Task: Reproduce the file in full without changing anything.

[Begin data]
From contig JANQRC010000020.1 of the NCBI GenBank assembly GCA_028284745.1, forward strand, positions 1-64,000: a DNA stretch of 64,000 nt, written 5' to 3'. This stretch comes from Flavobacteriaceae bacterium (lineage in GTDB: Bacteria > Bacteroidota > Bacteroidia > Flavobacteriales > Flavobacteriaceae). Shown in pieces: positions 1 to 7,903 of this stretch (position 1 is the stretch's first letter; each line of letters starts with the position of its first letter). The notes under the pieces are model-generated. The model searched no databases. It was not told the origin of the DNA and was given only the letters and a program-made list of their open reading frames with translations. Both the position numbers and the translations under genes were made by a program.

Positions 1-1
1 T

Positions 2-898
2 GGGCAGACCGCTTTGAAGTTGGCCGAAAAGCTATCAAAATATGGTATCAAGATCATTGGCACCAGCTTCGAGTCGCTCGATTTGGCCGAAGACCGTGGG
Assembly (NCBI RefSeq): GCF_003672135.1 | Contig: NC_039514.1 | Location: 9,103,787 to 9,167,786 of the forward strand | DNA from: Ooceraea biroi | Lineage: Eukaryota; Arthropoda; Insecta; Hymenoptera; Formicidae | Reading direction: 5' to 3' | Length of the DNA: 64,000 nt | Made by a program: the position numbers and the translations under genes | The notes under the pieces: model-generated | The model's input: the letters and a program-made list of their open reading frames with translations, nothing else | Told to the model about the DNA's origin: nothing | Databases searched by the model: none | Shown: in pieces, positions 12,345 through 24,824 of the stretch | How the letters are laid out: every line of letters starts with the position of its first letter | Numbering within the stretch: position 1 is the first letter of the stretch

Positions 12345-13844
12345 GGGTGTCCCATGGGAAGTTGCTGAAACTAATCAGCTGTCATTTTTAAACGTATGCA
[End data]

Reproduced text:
From contig JANQRC010000020.1 of the NCBI GenBank assembly GCA_028284745.1, forward strand, positions 1-64,000: a DNA stretch of 64,000 nt, written 5' to 3'. This stretch comes from Flavobacteriaceae bacterium (lineage in GTDB: Bacteria > Bacteroidota > Bacteroidia > Flavobacteriales > Flavobacteriaceae). Shown in pieces: positions 1 to 7,903 of this stretch (position 1 is the stretch's first letter; each line of letters starts with the position of its first letter). The notes under the pieces are model-generated. The model searched no databases. It was not told the origin of the DNA and was given only the letters and a program-made list of their open reading frames with translations. Both the position numbers and the translations under genes were made by a program.

Positions 1-1
1 T

Positions 2-898
2 GGGCAGACCGCTTTGAAGTTGGCCGAAAAGCTATCAAAATATGGTATCAAGATCATTGGCACCAGCTTCGAGTCGCTCGATTTGGCCGAAGACCGTGGG
Assembly (NCBI RefSeq): GCF_003672135.1 | Contig: NC_039514.1 | Location: 9,103,787 to 9,167,786 of the forward strand | DNA from: Ooceraea biroi | Lineage: Eukaryota; Arthropoda; Insecta; Hymenoptera; Formicidae | Reading direction: 5' to 3' | Length of the DNA: 64,000 nt | Made by a program: the position numbers and the translations under genes | The notes under the pieces: model-generated | The model's input: the letters and a program-made list of their open reading frames with translations, nothing else | Told to the model about the DNA's origin: nothing | Databases searched by the model: none | Shown: in pieces, positions 12,345 through 24,824 of the stretch | How the letters are laid out: every line of letters starts with the position of its first letter | Numbering within the stretch: position 1 is the first letter of the stretch

Positions 12345-13844
12345 GGGTGTCCCATGGGAAGTTGCTGAAACTAATCAGCTGTCATTTTTAAACGTATGCA